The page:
A Layman’s Review of NT Wright’s, The Resurrection…, Part 3 ‘The Christ’ did not mean ‘God’ to the Earliest Christians

During my frantic attempts to hold onto my orthodox Christian faith, practically every conservative and orthodox pastor, theologian, and apologist with whom I spoke encouraged me to read NT Wright’s, The Resurrection of the Son of God, so I am shocked to find Wright saying the following on page 24 of this text:

“Part of the problem here—and to this we shall return—lies in the confusion that still occurs about the meaning of Messiahship. To say that Jesus is ‘the Christ’ is, in first-century terms, to say first and foremost that he is Israel’s messiah not to say that he is the incarnate Logos, the second person of the Trinity the only begotten son of the father.  Even the phrase ‘son of god’, during Jesus’ ministry and in very early Christianity, does not mean what it came to mean in later theology, though already by the time of Paul a widening of its meaning can be observed.”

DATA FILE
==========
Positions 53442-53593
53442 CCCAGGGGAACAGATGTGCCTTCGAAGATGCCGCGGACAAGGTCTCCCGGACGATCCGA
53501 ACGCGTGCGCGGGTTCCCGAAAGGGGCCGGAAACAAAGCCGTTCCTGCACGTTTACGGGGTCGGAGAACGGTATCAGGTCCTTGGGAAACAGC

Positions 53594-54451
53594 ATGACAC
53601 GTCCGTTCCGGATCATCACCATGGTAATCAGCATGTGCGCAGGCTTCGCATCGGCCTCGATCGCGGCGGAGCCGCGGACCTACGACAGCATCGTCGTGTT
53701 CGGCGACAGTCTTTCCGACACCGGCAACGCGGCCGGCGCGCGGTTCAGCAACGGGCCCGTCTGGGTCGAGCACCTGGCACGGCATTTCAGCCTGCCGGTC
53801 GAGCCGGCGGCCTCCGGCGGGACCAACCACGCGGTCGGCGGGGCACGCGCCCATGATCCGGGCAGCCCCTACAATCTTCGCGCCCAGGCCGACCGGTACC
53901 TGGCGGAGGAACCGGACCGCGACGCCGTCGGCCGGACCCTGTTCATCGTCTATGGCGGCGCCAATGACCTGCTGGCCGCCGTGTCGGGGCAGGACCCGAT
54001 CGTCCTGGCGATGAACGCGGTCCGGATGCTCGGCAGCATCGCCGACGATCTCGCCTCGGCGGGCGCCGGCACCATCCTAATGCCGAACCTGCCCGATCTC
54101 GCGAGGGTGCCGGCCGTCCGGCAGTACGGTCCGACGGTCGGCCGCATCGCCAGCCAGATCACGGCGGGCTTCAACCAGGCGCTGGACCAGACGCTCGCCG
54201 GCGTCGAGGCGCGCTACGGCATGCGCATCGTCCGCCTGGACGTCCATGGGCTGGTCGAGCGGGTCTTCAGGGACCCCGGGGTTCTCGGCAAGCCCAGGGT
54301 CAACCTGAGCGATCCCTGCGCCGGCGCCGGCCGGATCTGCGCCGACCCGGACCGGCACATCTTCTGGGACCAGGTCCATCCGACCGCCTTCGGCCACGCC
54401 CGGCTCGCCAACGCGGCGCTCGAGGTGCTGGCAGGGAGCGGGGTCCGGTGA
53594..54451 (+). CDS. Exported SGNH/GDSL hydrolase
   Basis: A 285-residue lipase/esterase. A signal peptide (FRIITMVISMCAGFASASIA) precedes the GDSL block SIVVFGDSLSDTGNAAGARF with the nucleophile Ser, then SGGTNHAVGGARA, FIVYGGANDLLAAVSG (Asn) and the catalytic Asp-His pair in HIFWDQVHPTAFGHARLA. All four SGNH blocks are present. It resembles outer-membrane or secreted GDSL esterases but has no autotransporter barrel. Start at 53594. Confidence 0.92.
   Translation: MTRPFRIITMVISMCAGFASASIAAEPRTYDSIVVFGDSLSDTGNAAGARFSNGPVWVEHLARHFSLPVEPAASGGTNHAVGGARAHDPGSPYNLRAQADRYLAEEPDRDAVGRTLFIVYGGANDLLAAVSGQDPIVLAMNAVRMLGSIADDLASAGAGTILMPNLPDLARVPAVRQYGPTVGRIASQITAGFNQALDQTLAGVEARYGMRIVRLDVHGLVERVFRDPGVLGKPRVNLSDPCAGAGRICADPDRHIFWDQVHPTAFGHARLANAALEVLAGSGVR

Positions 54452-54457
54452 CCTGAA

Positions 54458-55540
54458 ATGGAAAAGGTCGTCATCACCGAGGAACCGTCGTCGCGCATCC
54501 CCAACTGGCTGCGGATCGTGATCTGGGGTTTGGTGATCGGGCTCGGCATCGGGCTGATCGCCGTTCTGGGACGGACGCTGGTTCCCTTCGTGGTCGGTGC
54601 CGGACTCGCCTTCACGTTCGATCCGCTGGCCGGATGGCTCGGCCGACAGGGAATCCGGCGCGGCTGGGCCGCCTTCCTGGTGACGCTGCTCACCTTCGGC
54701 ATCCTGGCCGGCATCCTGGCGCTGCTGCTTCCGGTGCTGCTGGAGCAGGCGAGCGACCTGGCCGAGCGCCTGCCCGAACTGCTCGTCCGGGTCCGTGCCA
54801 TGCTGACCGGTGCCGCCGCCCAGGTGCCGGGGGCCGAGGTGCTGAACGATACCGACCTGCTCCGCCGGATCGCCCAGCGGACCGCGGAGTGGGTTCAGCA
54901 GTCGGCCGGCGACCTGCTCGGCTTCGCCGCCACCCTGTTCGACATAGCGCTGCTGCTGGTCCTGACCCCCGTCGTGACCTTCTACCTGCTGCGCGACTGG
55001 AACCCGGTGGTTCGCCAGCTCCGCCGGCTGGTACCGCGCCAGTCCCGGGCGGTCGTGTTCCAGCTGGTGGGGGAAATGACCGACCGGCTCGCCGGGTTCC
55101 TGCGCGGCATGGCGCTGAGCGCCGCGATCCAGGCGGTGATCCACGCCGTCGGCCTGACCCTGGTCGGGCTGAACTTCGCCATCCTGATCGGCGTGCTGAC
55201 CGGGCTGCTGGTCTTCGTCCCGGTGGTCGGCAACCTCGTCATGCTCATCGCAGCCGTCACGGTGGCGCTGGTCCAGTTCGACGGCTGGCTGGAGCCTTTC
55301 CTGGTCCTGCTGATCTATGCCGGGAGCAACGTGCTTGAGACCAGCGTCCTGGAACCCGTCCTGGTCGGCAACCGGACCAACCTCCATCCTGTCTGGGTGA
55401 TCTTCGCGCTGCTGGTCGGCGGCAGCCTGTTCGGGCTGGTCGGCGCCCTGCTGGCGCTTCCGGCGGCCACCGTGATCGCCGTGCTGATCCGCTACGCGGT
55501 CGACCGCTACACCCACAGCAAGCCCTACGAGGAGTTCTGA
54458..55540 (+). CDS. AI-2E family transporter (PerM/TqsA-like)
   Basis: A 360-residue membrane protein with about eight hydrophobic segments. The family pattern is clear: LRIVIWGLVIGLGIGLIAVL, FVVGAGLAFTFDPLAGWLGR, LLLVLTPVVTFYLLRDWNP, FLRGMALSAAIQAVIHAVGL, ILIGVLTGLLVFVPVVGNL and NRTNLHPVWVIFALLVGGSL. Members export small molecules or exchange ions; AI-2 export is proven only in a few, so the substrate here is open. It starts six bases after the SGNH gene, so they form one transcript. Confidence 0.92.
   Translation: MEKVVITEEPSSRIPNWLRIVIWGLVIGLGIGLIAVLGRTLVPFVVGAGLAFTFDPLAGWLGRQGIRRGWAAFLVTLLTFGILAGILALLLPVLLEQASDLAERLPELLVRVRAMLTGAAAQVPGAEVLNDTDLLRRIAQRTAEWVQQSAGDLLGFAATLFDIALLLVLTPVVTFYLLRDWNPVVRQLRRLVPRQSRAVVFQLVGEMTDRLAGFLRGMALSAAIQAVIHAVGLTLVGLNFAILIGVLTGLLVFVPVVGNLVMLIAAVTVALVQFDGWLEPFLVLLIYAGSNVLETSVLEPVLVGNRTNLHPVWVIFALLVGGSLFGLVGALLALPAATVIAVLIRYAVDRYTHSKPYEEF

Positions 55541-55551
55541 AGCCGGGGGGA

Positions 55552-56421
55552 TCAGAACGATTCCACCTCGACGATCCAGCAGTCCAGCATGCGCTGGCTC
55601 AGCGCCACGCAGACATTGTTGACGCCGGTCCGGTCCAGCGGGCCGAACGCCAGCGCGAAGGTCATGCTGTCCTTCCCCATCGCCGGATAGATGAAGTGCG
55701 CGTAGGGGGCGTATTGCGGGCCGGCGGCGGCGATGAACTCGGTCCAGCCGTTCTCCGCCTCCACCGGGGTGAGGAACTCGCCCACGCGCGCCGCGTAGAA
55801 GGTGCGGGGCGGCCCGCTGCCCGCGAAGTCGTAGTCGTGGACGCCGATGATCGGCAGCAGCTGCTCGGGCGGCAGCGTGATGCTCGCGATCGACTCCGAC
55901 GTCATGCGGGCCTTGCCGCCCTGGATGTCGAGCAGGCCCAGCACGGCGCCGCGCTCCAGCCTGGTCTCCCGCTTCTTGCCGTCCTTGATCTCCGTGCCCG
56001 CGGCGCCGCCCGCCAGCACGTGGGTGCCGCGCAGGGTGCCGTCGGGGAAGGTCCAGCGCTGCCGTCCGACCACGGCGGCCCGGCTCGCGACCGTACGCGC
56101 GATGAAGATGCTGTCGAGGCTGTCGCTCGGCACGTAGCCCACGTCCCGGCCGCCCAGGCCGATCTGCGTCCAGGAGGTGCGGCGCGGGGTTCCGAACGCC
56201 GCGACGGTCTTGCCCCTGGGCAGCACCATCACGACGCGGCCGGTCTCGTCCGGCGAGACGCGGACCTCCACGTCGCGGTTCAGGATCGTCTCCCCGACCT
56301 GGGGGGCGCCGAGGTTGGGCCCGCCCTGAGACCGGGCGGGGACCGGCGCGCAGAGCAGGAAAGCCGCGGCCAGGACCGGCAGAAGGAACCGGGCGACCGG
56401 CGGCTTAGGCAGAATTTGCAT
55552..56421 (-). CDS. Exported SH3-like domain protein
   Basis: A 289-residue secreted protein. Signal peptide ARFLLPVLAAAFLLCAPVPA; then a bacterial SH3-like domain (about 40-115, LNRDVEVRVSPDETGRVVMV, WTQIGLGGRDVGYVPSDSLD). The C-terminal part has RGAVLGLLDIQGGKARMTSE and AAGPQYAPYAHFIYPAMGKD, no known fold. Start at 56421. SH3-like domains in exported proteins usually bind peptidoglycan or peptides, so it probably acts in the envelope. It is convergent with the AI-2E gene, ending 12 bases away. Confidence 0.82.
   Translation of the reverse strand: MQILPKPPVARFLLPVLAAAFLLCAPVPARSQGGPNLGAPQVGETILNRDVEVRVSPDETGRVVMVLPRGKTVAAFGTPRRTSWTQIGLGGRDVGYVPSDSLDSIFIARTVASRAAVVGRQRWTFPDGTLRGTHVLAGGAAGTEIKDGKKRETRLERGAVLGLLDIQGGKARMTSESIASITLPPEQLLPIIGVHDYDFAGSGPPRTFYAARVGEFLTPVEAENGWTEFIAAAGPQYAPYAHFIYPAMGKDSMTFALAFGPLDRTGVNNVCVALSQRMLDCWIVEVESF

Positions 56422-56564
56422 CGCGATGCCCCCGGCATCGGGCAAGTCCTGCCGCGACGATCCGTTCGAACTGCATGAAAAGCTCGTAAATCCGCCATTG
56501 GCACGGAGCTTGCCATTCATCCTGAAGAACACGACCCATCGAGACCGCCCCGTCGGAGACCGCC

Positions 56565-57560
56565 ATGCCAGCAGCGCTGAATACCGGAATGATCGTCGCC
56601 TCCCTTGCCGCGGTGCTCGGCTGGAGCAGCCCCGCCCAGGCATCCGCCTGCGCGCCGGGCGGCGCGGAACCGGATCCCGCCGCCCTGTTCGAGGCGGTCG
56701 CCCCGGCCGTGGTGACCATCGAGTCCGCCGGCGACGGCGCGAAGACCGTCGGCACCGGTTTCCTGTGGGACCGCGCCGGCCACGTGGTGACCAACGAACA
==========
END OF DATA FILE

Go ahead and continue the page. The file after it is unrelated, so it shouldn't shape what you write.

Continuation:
If the earliest Christians did not believe that Jesus was God’s incarnate Word; the second person of the Trinity; God Himself in the flesh;  nor did they use the terms “Christ” and “son of God” to infer that Jesus was the Creator, the Almighty King of Heaven and Earth…then by today’s conservative/orthodox Christian standards how could these early Jewish “believers” even be considered true Christians??  If the early “Christians” simply believed that Jesus was the Jewish messiah…a man, maybe a divine man, in the sense that angels are divine, but not God, what does that say for the environment in which the Christian religion developed?

I would bet that the average modern Christian sitting in the pew on Sundays believes that the Apostles handed down to their successors, who handed down to their successors, etc.,  the core beliefs and doctrines of the Christian Faith, identical to the core beliefs and doctrines taught in his Church today (every other Christian denomination, of course, has these true teachings screwed up).  However, if the earliest “Christians” didn’t even view Jesus as God, the Creator, equal with the Father; part of a Trinity; how much more of Christian teaching and doctrines simply “evolved” from this early murky religious stew?


And Wright wants us to still believe that the Resurrection story, first recorded 35-40 years after the alleged event, by anonymous writers, can be proven as historical fact??

Let’s see.

Read part 4 here.


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